Tuesday, February 13, 2018

The Talmud on pagan gentiles

THIS WEEK'S DAF YOMI COLUMN BY ADAM KIRSCH IN TABLET: Immoral, Weak, Abusive, Untrustworthy, and Murderous. What Talmudic sages thought of the pagan gentiles of their day is disturbingly paranoid and hostile.
Should Jews be afraid of non-Jews? To the rabbis of the Talmud, the answer was obvious: They should be very afraid, since every pagan could be expected to seize any opportunity to harm a Jew. For instance, in Avoda Zara 25b, the Gemara says that, if a Jew encounters a gentile on the road, he should make sure to walk on the gentile’s left side. This way, the Jew’s right hand is closer to the gentile, so he can more easily draw a weapon to defend himself if necessary. In addition, the Jew should never “bend down before him,” because this would give the gentile the chance to “break his skull.”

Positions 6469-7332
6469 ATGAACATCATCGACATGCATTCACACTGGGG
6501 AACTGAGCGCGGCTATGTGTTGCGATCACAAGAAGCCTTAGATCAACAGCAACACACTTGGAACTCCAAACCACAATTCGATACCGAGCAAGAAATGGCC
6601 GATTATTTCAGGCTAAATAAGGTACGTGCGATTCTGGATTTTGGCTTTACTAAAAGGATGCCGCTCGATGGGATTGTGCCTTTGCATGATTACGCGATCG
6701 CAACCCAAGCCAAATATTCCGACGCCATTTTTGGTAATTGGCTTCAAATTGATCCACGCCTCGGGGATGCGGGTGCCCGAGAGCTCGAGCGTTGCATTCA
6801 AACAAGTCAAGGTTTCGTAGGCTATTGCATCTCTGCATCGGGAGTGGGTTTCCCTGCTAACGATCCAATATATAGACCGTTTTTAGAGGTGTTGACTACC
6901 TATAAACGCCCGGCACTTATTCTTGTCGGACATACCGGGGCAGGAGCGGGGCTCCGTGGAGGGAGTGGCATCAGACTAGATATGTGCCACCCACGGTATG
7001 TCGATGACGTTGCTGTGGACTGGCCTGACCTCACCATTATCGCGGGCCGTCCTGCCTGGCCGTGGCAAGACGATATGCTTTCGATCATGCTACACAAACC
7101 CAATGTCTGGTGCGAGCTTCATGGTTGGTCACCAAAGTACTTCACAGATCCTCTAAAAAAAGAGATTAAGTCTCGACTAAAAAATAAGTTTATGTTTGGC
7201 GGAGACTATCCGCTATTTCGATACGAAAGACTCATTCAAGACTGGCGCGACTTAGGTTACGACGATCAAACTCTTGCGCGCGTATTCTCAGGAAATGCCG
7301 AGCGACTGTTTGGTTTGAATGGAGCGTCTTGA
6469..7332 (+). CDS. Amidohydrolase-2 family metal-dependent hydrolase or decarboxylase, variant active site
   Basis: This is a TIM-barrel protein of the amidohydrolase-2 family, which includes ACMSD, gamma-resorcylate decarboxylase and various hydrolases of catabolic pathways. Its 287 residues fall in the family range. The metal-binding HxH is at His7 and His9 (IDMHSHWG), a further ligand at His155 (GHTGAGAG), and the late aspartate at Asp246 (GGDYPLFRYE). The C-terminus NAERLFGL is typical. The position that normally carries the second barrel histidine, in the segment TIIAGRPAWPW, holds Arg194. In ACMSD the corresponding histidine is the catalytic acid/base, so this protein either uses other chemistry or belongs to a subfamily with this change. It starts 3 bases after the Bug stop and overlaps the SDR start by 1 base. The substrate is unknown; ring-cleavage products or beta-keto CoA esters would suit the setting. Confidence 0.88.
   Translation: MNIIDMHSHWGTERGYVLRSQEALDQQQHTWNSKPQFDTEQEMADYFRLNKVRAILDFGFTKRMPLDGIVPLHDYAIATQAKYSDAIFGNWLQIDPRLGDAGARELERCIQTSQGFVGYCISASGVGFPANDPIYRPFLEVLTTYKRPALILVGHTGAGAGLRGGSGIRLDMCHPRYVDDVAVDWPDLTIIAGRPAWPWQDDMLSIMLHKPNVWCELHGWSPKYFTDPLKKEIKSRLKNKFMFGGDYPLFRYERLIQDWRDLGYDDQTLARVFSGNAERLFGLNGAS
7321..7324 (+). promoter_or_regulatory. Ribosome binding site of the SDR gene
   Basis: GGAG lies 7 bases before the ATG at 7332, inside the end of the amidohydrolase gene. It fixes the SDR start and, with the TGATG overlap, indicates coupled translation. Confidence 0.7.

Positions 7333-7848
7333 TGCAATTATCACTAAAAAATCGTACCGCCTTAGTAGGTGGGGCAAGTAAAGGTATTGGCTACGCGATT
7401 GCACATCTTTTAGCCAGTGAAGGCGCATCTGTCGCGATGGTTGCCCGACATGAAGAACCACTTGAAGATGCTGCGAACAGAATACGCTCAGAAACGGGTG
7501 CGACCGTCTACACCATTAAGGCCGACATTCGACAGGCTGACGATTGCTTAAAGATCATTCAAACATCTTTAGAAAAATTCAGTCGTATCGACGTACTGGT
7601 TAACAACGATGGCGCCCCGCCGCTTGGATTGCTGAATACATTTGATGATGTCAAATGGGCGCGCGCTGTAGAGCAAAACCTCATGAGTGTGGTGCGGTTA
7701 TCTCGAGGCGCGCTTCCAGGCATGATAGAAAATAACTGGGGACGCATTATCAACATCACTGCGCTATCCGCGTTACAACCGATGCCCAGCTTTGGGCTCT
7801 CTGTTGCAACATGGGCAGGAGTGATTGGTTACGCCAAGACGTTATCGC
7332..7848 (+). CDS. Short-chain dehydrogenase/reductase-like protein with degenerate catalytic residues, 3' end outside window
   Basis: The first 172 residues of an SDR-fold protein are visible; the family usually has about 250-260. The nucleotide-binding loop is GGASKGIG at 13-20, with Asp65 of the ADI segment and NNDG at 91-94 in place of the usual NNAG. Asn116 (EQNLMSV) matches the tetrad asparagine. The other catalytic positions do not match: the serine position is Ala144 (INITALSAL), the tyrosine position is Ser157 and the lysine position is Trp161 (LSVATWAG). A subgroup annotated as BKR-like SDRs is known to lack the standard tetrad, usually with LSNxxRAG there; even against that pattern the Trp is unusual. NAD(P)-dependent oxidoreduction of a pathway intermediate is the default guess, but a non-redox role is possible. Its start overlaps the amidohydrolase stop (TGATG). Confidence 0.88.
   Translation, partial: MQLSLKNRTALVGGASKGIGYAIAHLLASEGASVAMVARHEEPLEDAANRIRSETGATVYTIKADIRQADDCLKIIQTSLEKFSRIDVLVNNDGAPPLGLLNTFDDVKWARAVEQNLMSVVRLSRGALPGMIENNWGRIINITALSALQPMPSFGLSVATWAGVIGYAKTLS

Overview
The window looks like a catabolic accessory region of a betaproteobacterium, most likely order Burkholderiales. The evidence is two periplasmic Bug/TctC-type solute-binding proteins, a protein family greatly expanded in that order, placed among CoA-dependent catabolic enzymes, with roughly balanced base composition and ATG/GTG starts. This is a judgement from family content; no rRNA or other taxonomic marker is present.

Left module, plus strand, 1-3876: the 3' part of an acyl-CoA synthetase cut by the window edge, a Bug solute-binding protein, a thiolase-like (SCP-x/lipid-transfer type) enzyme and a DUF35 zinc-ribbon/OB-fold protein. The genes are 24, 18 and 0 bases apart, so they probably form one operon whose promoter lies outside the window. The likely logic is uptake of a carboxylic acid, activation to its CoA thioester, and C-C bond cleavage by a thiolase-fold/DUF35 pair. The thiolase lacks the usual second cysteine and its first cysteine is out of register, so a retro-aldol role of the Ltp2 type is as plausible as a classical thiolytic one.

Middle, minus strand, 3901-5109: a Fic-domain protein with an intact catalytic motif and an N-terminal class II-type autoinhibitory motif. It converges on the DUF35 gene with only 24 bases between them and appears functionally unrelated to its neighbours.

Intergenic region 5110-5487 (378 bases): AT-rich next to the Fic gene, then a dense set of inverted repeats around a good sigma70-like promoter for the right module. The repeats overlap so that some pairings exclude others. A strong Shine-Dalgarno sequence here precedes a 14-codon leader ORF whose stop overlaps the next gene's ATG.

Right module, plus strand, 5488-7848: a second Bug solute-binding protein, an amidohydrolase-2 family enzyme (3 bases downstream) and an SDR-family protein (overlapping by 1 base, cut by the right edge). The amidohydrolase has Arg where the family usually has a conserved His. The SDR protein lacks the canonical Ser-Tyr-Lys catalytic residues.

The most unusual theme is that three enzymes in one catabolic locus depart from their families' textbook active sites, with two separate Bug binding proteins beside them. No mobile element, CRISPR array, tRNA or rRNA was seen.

Earlier Daf Yomi columns are noted here and links.

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